Question about 1997 Honda Accord
You have the fun ones! What you will need to do is remove the knuckle from the vehicle. Remove the axel nut Rmove the caliper Unbolt the brake lines from the knuckle. Seperate the outer tie rod from the knuckle Seperate the upper ball joint from the knuckle Seperate the lower ball joint from the knuckle and remove knuckle from the vehicle. With the knuckle removed you can access the four bolts on the back side that secure the wheel bearing to the knuckle. Remove those for bolts and tap the wheel bearing out of the knuckle. You can then remove the four bolts that hold the rotor to the hub and then remove the rotor. Tip: replace the wheel bearing at the same time. You will probably ruin it when you move it from the knuckle. After reassembly make sure you tighten the axle nut to the proper spec. Failure to do so will cause the bearing to fail! Let me know if you have any questions and I'll do my best to answer them. Thank you for using FixYa.com!
Posted on Feb 07, 2012
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Posted on Jan 02, 2017
SOURCE: taking off front rotors
the easiest way is to take off the knuckle loosen the four wheel bearing bolts on the backside of the knuckle and leaving the socket on each bolt use an impact hammer to drive the bearing out then rotate the rotor 1/4 turn and it should pull off. . . you might have to clean up the rust on the bearing with a grinder so the rotor will come off... do NOT take the bearing apart you do not need to. many shops will do this but it is not needed and ruins the bearing as it is a sealed unit not designed to come apart. ( to take the knuckle out take off the caliper and undo the axle nut, top and bottom ball joint and the tie rod end)
Posted on May 24, 2009
Did you cut the rotors or replace them? If you cut them, they are probably too thin. If you replaced them, check their thickness with a micrometer. Rotors will overheat from being too thin.
Posted on May 17, 2009
It's not too hard if you get one with the same features and interior panel. If you have to change the door panel though it's no big deal. Don't go unplugging all the little wires in the door because there is a main plug inside of a rubber boot in between your door hinges: Pop the little pin out of the little holder bar, remove the 12mm bolts that hold the door on. If you don't get help holding the door you can scratch some stuff up. You might have to remove your fender, don't know on this one.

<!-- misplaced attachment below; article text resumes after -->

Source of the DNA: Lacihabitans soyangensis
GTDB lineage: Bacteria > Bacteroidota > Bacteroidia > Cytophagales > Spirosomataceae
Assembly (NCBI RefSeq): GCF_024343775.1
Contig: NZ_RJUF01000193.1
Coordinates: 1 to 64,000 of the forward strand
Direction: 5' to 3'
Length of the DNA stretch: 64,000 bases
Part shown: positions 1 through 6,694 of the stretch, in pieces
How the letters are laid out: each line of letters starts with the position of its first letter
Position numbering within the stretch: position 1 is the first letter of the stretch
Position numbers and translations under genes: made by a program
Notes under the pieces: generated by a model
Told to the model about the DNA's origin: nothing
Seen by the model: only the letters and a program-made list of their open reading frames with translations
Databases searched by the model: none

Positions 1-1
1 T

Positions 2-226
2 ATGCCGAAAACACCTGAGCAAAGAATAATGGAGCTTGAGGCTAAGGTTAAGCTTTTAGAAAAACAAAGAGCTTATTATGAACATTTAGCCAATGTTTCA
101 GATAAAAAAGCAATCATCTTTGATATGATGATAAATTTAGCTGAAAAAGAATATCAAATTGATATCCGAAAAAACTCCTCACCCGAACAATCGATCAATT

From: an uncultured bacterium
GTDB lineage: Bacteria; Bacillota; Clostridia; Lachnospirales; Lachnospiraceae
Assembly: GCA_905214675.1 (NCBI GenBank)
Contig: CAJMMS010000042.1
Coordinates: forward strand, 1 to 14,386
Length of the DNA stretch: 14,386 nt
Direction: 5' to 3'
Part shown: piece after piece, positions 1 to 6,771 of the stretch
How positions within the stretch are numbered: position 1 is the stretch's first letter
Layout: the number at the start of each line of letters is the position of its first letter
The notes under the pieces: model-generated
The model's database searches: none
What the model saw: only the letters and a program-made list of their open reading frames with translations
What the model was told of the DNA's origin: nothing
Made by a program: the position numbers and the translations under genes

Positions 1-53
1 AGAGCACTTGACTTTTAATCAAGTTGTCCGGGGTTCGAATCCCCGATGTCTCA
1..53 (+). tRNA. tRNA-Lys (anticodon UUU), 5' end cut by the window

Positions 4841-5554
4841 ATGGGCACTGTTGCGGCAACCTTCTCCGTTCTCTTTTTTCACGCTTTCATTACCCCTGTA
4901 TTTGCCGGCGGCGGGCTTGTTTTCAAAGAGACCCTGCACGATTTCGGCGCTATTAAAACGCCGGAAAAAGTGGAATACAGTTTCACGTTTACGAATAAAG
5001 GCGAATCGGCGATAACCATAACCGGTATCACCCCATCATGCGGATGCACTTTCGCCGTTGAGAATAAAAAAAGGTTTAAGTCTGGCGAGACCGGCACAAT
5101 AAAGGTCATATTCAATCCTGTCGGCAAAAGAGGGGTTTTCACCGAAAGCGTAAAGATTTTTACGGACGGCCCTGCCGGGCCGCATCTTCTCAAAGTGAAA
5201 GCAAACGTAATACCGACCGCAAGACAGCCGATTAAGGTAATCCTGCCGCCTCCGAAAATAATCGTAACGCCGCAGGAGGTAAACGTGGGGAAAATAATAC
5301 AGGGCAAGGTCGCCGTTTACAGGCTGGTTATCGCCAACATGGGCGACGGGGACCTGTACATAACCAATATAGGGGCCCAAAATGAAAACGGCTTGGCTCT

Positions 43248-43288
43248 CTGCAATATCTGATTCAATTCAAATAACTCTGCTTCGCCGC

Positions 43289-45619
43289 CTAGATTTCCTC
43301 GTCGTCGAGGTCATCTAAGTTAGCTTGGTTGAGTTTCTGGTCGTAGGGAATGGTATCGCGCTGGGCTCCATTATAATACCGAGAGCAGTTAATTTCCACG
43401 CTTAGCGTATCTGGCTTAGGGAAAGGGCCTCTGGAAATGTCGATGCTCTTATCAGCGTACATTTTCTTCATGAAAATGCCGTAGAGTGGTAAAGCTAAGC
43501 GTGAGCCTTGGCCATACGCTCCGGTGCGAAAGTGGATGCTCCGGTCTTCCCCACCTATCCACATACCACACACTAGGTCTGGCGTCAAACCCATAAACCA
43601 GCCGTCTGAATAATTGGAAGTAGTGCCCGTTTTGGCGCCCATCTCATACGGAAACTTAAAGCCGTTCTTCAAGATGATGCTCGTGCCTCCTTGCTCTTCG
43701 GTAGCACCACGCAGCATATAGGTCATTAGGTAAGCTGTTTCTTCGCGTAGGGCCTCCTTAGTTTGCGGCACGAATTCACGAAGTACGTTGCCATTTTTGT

Posted on Dec 31, 2009
You must have what they call "trapped rotors" on your car.First thing is to jack the car,remove the wheel,unbolt the axle nut,remove the calliper and bracket and hang caliper out of the way with a bungi cord.Next look behind the steering knuckle where the axle goes through the hub and from back there you should see 4 bolts holding the wheel bearing hub assembly to the steering knuckle.You will need to remove the 4 bolts and very carfully remove the wheel bearing hub assembly from the knuckle.If the car has the dust shield you may have to remove the 2 phillips head screws to remove the shield and the hub assembly together.(If the car has ABS please be carfull not to hurt the wires going to it these may have to be unplugged and moved also)After you have the bearing assy. out remove the 4 bolts holding the rotor to the hub.Now you will notice the funny shapped hole in the center of the rotor where you can turn it to fit over the flange where you bolt the bearing to the car and there you go the rotor is off. REMEMBER NOT TO HIT ON THE HUB WHERE THE WHEEL BOLTS ON TO REMOVE THE BEARING ASSEMBLEY FROM THE CAR.THIS WILL DAMAGE THE BEARING!!!!!!! Also remember to re torque bearing to proper specs so bearing doesn't get damaged as you drive. (181 ft.lbs.)
Posted on Jan 31, 2010
Usually means a warped rotor or an out-of-round drum -- although it can sometimes be caused by loose wheel bearings, a bent axle shaft or loose brake parts.The faces of a disc brake rotor must be parallel (within .0005 inch on most cars) and flat (no more than about .002 to .005 inches of runout) otherwise it will kick the brake pads in and out when the brakes are applied, producing a pulsation or vibration that can be felt in the brake pedal as the rotor alternately grabs and slips.
You can often see warpage in a brake rotor by simply looking at it. If the rotor has telltale glazed or discolored patches on its face, chances are it is warped. Measuring it with a dial indicator and checking it for flatness with a straight edge will confirm the diagnosis. Resurfacing the rotor to restore the faces will usually eliminate the pulsation (unless the rotor is bent or is badly worn and has started to collapse in which case the rotor must be replaced).
You can often see warpage in a brake rotor by simply looking at it. If the rotor has telltale glazed or discolored patches on its face, chances are it is warped. Measuring it with a dial indicator and checking it for flatness with a straight edge will confirm the diagnosis.
Resurfacing the rotor to restore the faces will usually eliminate the pulsation (unless the rotor is bent or is badly worn and has started to collapse in which case the rotor must be replaced).
Posted on Sep 23, 2011
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